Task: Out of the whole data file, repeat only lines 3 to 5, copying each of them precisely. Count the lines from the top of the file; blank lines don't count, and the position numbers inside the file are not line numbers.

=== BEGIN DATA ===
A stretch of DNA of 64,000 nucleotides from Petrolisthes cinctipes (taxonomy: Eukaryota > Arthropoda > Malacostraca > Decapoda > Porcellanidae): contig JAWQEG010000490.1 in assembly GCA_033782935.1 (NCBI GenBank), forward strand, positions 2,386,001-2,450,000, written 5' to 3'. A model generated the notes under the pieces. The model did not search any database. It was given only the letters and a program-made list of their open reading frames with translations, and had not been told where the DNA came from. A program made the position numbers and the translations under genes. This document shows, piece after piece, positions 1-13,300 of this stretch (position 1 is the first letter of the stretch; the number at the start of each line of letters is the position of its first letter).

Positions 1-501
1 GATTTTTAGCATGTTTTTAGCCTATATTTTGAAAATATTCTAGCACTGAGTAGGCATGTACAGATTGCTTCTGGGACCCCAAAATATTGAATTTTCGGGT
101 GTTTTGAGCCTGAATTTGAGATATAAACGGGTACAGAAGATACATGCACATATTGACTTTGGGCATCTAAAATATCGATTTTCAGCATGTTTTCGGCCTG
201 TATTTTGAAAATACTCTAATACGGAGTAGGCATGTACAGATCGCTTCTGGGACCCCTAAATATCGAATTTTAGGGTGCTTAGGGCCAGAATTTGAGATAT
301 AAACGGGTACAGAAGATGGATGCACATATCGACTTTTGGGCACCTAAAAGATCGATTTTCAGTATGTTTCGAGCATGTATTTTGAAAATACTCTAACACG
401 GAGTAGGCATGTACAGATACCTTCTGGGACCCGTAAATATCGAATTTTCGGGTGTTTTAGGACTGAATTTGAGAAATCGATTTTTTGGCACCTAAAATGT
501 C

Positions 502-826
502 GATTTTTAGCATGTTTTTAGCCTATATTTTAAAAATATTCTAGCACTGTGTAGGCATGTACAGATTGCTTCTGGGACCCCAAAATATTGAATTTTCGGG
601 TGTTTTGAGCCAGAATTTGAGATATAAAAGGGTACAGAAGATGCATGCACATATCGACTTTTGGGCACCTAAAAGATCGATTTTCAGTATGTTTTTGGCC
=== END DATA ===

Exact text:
1 GATTTTTAGCATGTTTTTAGCCTATATTTTGAAAATATTCTAGCACTGAGTAGGCATGTACAGATTGCTTCTGGGACCCCAAAATATTGAATTTTCGGGT
101 GTTTTGAGCCTGAATTTGAGATATAAACGGGTACAGAAGATACATGCACATATTGACTTTGGGCATCTAAAATATCGATTTTCAGCATGTTTTCGGCCTG
201 TATTTTGAAAATACTCTAATACGGAGTAGGCATGTACAGATCGCTTCTGGGACCCCTAAATATCGAATTTTAGGGTGCTTAGGGCCAGAATTTGAGATAT